As an example to illustrate our point. Take a look at the well known geometric
S(N) = Σk=0N rk
= 1 + r + r2 + r3 + r4 + r5
+ r6 + r7 ... = (1 - rN)/(1 - r)
Suppose r = 1/2 and use binary notation in the sequel.
Then S(0) = 1 , S(1) = 1.1 , S(10) = 1.11 , S(11) = 1.111 , S(100) = 1.1111
and so on.
The exact outcome is 10 (binary). Thus we may conclude that:
10 = lim N → ∞
1.1111111111111111111111111111111111111111111111111 (N bits) ...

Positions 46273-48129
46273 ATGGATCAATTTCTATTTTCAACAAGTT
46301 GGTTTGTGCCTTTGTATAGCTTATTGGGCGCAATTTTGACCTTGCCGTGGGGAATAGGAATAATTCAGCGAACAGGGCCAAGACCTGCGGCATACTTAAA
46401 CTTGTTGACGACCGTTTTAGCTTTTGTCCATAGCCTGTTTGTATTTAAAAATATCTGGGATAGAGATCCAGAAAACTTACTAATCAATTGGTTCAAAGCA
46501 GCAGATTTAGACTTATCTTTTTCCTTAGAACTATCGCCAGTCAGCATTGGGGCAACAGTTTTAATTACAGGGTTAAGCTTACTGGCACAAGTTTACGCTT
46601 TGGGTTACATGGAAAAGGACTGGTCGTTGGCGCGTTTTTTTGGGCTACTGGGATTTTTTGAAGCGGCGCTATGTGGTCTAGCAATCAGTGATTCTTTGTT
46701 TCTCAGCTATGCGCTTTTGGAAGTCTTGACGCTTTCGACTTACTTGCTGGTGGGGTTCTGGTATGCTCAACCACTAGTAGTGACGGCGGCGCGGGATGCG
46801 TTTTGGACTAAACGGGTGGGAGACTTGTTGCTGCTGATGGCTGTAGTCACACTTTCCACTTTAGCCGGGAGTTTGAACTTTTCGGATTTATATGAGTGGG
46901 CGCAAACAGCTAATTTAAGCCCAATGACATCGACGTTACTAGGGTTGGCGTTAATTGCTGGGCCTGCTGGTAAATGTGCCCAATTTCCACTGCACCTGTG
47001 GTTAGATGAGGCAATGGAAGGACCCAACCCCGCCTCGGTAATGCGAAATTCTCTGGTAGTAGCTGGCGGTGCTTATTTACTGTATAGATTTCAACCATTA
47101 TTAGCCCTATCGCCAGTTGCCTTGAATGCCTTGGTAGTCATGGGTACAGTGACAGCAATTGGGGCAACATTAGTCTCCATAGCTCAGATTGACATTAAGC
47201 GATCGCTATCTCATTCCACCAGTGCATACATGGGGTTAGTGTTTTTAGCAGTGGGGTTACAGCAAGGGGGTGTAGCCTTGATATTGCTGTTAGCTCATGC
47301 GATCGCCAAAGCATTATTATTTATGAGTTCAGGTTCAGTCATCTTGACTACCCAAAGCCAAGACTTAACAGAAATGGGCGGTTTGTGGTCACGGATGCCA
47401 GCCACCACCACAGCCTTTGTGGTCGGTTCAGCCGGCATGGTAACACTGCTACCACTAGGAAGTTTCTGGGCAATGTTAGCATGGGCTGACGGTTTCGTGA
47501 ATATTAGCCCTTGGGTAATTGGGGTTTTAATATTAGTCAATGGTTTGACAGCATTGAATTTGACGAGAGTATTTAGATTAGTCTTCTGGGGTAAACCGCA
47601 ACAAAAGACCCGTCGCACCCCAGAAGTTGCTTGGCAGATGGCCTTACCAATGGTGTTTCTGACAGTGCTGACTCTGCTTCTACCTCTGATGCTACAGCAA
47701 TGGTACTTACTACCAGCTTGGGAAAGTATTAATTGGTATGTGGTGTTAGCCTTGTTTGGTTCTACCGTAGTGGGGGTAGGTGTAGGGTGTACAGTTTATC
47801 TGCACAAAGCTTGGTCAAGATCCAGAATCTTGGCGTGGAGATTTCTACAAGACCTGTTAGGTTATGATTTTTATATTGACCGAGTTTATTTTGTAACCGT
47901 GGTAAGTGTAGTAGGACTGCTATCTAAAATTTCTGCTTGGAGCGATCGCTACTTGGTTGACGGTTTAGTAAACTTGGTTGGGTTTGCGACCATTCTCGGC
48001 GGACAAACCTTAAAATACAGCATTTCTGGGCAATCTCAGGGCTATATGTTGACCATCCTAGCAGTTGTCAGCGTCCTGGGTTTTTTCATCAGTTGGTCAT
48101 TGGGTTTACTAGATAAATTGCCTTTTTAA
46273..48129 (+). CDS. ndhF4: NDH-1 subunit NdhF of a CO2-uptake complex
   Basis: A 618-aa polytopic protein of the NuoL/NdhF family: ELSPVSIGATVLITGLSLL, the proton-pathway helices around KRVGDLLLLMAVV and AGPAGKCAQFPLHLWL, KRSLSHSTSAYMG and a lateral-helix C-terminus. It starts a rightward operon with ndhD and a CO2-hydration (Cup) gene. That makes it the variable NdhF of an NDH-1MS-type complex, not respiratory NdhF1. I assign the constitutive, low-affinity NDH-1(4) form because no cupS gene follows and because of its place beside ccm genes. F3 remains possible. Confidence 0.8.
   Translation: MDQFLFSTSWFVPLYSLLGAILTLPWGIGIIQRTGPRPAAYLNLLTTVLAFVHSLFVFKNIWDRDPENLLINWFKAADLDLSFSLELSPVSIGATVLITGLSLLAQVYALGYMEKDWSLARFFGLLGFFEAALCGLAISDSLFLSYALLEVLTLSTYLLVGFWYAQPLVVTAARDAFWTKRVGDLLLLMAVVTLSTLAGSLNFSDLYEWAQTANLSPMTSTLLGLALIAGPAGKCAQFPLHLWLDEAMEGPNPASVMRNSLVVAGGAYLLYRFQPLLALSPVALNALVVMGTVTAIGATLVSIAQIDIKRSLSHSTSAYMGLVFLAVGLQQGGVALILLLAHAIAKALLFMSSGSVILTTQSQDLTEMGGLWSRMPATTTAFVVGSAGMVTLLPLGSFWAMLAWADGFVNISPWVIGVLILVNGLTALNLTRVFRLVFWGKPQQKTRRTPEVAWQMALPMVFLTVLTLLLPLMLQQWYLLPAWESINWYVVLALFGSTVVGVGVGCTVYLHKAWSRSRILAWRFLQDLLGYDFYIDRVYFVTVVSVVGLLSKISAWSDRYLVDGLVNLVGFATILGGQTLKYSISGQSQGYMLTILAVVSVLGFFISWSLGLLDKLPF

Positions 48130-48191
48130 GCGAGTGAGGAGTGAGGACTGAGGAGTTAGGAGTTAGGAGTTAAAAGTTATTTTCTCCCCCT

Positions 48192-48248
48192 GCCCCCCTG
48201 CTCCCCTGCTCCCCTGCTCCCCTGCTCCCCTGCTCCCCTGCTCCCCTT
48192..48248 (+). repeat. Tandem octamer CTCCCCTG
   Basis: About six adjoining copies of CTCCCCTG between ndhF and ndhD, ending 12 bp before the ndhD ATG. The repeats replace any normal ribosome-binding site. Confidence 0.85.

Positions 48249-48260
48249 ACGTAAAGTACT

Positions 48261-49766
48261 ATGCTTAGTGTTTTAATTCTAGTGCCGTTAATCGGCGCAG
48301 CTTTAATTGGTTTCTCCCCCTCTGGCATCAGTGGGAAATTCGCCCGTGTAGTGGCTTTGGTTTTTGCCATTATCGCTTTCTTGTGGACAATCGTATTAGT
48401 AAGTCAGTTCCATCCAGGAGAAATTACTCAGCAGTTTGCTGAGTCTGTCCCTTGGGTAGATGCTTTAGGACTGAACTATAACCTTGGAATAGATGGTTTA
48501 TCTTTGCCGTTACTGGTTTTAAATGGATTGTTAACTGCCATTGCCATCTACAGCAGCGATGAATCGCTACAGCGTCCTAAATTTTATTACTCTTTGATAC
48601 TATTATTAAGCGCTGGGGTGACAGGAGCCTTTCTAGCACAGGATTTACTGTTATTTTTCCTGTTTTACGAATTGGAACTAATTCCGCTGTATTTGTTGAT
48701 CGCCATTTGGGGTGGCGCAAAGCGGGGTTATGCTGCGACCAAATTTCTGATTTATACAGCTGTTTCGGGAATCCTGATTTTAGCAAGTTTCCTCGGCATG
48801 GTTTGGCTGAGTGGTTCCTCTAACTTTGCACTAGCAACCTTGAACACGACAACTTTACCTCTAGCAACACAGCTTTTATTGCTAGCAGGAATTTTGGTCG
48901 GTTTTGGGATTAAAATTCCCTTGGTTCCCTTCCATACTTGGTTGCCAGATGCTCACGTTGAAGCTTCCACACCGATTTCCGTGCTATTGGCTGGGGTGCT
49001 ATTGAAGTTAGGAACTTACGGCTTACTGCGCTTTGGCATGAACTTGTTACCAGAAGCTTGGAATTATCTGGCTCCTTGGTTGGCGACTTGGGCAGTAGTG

The deviation from the exact outcome can be made as small as we want.
For N = 15 (decimal) = 1111 (binary):
10 - 1.111111111111111 ≤ 0.000000000000001
The point is that our exact value can only be reached if N approaches infinity.
Thus an unlimited accuracy with the rational numbers is accompanied inevitably
with an unlimited magnitude of the natural numbers.
And vice versa.